''This is Jim Boeheim, this is all he knows,'' the coach said.
When he tried to talk about something other than the 2-3 zone one day, he said there were about 400 coaches in the room who started to get restless.
Ryan Spangler says Oklahoma has to forget that 78-55 win over Villanova back on Dec. 7.
''They're playing their best ball right now,'' Spangler said, describing the Wildcats an entirely different team than Oklahoma faced four months ago.
''We were experienced then, they were still trying to figure out their roles. It was early in the season,'' he said. ''They're playing with a chip on their shoulder.''
Syracuse coach Jim Boeheim calls senior guard Michael Gbinije the most improved player he has ever coached.
Gbinjie's reaction with a smile: ''I was probably really bad when I first started out.''
Gbinije said when he got to Duke as a freshman he didn't have the necessary work ethic to succeed.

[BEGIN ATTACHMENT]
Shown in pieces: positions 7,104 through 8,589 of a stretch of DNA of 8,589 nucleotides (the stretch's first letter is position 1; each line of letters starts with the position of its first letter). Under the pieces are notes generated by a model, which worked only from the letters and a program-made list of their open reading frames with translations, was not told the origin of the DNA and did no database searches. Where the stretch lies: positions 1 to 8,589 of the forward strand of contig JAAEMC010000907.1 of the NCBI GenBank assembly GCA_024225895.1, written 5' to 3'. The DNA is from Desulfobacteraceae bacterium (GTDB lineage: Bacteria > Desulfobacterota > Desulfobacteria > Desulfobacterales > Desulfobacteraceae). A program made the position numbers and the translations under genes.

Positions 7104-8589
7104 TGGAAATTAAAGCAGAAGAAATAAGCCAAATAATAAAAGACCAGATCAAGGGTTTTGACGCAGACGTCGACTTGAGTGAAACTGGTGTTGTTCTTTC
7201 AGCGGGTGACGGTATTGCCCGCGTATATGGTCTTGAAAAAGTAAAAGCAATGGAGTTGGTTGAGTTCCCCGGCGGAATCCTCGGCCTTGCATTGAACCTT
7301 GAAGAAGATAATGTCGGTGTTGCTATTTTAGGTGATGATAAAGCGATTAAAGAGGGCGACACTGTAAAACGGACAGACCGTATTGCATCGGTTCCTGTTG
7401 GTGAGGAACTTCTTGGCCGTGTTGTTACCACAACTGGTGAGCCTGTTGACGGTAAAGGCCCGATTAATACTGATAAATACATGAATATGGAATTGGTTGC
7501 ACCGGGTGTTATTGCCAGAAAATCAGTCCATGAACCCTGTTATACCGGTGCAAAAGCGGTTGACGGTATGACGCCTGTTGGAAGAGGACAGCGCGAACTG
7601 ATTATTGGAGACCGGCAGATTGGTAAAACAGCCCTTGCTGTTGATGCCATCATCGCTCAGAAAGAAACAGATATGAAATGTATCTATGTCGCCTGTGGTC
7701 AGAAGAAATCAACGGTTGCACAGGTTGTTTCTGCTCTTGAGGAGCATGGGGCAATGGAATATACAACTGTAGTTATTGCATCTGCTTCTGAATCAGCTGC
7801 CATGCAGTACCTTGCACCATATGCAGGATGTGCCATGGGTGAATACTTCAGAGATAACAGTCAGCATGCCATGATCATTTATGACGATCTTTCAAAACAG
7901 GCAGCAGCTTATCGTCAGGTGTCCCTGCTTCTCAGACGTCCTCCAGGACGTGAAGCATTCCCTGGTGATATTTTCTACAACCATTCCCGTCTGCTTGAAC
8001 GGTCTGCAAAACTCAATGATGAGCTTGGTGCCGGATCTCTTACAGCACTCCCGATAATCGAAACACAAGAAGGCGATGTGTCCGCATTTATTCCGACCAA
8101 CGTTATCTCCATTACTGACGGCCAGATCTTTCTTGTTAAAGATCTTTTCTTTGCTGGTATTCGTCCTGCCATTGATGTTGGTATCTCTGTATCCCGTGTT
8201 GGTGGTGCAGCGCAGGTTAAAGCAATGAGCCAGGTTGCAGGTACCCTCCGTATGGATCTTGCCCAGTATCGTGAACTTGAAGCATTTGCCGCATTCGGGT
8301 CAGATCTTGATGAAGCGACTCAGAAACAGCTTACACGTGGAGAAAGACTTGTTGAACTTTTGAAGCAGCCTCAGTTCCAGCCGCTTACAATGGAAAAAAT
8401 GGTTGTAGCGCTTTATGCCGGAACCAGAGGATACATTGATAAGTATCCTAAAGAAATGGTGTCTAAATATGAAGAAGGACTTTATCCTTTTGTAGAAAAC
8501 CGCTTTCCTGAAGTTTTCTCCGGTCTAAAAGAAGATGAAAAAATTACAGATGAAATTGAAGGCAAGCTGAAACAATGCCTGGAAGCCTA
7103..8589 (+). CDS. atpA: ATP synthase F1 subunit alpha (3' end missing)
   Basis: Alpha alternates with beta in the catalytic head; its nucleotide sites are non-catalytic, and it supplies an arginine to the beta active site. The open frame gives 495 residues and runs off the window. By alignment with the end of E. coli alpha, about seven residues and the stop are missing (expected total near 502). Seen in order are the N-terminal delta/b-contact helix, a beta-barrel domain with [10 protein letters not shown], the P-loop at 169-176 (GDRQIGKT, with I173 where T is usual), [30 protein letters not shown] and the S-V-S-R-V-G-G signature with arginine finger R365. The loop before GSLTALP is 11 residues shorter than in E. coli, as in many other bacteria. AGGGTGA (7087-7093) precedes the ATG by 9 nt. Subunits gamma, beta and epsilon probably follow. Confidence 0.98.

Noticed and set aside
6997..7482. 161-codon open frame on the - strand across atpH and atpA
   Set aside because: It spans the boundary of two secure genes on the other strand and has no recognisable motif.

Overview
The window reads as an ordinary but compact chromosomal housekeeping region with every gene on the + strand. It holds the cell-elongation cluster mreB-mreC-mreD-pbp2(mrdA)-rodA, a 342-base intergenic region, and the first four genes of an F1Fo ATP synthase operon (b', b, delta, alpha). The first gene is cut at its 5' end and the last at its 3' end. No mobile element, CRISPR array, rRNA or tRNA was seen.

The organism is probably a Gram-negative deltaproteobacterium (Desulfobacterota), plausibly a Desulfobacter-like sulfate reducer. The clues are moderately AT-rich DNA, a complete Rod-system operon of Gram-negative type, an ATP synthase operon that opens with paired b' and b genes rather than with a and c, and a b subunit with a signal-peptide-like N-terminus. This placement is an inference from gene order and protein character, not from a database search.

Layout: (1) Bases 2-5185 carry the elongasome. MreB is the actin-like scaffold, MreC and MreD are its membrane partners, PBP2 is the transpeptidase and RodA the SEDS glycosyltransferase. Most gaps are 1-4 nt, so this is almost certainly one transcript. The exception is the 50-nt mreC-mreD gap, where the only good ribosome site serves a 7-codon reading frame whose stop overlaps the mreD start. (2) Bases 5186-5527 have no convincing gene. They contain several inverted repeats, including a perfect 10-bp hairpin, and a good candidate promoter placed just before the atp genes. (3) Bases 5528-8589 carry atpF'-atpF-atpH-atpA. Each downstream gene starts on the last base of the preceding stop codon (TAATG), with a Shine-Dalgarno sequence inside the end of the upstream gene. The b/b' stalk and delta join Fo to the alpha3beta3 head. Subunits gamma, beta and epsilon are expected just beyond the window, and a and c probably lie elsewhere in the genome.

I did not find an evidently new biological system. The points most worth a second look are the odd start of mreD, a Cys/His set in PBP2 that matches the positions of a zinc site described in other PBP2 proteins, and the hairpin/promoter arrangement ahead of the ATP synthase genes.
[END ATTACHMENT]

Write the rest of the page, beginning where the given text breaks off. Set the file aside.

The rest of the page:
After he transferred to Syracuse, he learned to work harder, changed positions from wing to point guard turned into a key member of a Final Four team.
With the 76ers mired in another bottom-of-the-NBA season, Villanova coach Jay Wright feels Philadelphia is rallying around Wildcats basketball more than usual.
''Philly is a unique city. There's six Division I basketball schools. It's not like being in a state where you have two state schools. We're all on top of each other. There's a lot of mixed breeding. It's an intense college basketball town. It's hard for everybody to get behind one of the schools,'' Wright said. ''But it's a pro town. So because of the recent last couple years, they've been saying it all year, everybody's been putting pressure on us saying, `Hey you guys are Philly's hope. Do you feel pressure.'''
The Sixers have won a total of 46 games the last three seasons.
''There's buildings in Philadelphia that have the lights going across the top, `Nova Final Four. It's pretty cool,'' said Wright, who grew up just outside Philadelphia. ''We would love to do it for Philly.''